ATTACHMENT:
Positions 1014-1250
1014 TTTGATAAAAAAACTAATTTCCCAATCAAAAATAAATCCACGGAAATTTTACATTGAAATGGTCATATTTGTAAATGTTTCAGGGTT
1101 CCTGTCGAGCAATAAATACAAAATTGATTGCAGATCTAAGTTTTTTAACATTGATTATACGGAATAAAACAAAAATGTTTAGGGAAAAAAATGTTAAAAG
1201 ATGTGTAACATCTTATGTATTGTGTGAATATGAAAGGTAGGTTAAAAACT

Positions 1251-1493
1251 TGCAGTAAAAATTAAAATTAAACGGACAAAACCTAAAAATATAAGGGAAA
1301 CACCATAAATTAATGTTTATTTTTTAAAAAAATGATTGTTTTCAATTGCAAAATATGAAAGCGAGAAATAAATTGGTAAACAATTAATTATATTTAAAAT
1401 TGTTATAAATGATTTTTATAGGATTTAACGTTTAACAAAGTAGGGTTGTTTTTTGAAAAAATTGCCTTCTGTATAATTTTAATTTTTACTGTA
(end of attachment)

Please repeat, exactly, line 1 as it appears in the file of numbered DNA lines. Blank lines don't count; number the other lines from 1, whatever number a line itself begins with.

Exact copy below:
Positions 1014-1250